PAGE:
Protecting HIV patients from Hepatitis B virus
Since the transmission of HIV and Hepatitis B virus (HBV) are so similar, individuals infected with one of these viruses are at a significantly increased risk for contracting the other.
As it is not quite clear how patients that don’t respond to the HBV vaccine should be managed, new research from the University of Alberta has evaluated the immune response of HBV vaccine given intradermally (into the skin) in HIV-infected individuals who failed to respond to two cycles of HBV vaccine given intramuscularly (into the muscle).
“Because those infected with HIV are at a greater risk for contracting HBV, it is crucial we promote HBV immunizations and continue to put our research efforts into why some HIV patients fail to respond to the vaccine,” said Dr. Stephen Shafran, Professor and Director, Division of Infectious Diseases, at the University of Alberta.
Protecting persons with HIV from contracting the HBV is an important goal. However, people with HIV have a substantially lower success rate with the HBV vaccine compared to the general population.
For this study, researchers were particularly interested in measuring the levels of antibody to hepatitis B produced (called anti-HBs) because the presence of anti-HBs is considered the marker of immunity to HBV infection. Of the patients tested in the cohort, when given the HBV vaccine intradermally rather than intramuscularly, 50 per cent of the subjects successfully produced protective levels of anti-HBs after four doses of vaccine. Conversely, the remaining 50 per cent of patients still did not produce anti-HBs even after given additional doses of HBV vaccine.
“Based on our study we can conclude that administering HBV vaccine intradermally cannot be recommended for HIV-infected adults who did not respond initially to intramuscular administered vaccine,” said Shafran. “Other vaccine strategies, perhaps involving multiple antigens or adjuvants, will need to be investigated.”
Kris Connor | EurekAlert!
The most recent press releases about innovation >>>
Die letzten 5 Focus-News des innovations-reports im Überblick:
An international team of scientists has proposed a new multi-disciplinary approach in which an array of new technologies will allow us to map biodiversity and the risks that wildlife is facing at the scale of whole landscapes. The findings are published in Nature Ecology and Evolution. This international research is led by the Kunming Institute of Zoology from China, University of East Anglia, University of Leicester and the Leibniz Institute for Zoo and Wildlife Research.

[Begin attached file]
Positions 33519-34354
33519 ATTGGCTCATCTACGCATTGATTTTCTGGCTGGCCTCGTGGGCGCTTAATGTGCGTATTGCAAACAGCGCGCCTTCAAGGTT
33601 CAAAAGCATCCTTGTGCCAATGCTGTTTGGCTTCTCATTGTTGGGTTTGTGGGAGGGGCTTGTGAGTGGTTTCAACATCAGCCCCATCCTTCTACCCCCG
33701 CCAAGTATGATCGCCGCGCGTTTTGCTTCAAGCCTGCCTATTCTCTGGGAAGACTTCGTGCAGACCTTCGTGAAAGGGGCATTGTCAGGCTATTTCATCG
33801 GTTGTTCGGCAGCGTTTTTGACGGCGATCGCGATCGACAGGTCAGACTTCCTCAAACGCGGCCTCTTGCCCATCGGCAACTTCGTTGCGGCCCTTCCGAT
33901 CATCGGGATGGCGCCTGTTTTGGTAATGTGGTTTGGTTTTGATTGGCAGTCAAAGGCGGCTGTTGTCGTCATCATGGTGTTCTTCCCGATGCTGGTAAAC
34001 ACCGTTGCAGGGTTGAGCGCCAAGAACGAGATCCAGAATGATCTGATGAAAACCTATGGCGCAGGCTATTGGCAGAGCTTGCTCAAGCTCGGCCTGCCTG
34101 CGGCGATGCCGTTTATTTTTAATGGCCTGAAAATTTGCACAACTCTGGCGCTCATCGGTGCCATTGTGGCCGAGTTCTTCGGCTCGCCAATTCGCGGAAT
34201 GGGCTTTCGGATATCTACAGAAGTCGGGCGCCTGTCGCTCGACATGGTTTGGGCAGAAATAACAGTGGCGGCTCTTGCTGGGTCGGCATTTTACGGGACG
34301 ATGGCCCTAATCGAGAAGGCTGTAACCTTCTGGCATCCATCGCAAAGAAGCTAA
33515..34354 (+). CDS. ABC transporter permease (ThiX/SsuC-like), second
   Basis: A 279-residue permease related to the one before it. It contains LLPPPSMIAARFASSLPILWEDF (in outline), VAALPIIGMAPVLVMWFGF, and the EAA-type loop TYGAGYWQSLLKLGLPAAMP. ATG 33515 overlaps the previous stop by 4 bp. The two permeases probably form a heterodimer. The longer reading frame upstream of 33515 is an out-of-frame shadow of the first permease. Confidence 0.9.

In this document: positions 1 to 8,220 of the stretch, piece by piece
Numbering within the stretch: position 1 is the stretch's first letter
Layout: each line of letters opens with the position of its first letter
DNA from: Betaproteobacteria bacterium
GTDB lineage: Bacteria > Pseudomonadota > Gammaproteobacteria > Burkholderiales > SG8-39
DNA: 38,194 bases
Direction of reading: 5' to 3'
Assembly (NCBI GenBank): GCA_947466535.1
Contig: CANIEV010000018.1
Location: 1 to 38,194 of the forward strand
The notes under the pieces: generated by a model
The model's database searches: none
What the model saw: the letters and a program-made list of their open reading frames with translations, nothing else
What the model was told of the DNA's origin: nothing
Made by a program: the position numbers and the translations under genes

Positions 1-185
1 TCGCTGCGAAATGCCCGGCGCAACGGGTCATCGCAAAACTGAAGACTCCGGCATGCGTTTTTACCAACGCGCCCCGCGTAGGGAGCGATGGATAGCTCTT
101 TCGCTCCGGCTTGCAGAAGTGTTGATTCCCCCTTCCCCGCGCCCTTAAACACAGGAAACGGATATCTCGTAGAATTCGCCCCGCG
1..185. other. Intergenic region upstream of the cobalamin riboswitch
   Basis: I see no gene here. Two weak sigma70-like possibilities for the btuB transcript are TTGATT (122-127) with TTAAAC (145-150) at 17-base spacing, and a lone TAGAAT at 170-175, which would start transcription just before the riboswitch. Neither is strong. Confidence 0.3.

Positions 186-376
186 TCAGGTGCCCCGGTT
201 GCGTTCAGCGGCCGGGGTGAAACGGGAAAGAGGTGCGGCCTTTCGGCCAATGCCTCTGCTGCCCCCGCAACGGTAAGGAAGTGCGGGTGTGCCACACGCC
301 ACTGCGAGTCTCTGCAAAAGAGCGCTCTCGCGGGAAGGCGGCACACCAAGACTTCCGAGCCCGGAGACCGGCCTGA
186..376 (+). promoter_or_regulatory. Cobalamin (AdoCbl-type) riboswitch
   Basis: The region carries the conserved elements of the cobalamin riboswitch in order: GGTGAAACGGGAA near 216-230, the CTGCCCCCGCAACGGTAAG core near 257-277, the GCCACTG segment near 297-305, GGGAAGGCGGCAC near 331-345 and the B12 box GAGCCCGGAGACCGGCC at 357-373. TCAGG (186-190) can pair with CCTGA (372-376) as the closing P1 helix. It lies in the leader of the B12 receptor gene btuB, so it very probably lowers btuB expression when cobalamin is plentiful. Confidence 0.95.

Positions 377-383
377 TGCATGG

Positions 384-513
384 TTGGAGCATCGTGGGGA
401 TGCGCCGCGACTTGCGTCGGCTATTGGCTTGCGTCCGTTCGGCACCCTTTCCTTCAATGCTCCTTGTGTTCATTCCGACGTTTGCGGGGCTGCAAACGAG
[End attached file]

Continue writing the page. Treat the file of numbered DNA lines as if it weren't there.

Using a combination of satellite and ground data, the team proposes that it is now possible to map biodiversity with an accuracy that has not been previously...
Heatwaves in the Arctic, longer periods of vegetation in Europe, severe floods in West Africa – starting in 2021, scientists want to explore the emissions of the greenhouse gas methane with the German-French satellite MERLIN. This is made possible by a new robust laser system of the Fraunhofer Institute for Laser Technology ILT in Aachen, which achieves unprecedented measurement accuracy.
Methane is primarily the result of the decomposition of organic matter. The gas has a 25 times greater warming potential than carbon dioxide, but is not as...
Hydrogen is regarded as the energy source of the future: It is produced with solar power and can be used to generate heat and electricity in fuel cells. Empa researchers have now succeeded in decoding the movement of hydrogen ions in crystals – a key step towards more efficient energy conversion in the hydrogen industry of tomorrow.
As charge carriers, electrons and ions play the leading role in electrochemical energy storage devices and converters such as batteries and fuel cells. Proton...
Scientists from the Excellence Cluster Universe at the Ludwig-Maximilians-Universität Munich have establised "Cosmowebportal", a unique data centre for cosmological simulations located at the Leibniz Supercomputing Centre (LRZ) of the Bavarian Academy of Sciences. The complete results of a series of large hydrodynamical cosmological simulations are available, with data volumes typically exceeding several hundred terabytes. Scientists worldwide can interactively explore these complex simulations via a web interface and directly access the results.
With current telescopes, scientists can observe our Universe’s galaxies and galaxy clusters and their distribution along an invisible cosmic web. From the...
Temperature measurements possible even on the smallest scale / Molecular ruby for use in material sciences, biology, and medicine
Chemists at Johannes Gutenberg University Mainz (JGU) in cooperation with researchers of the German Federal Institute for Materials Research and Testing (BAM)...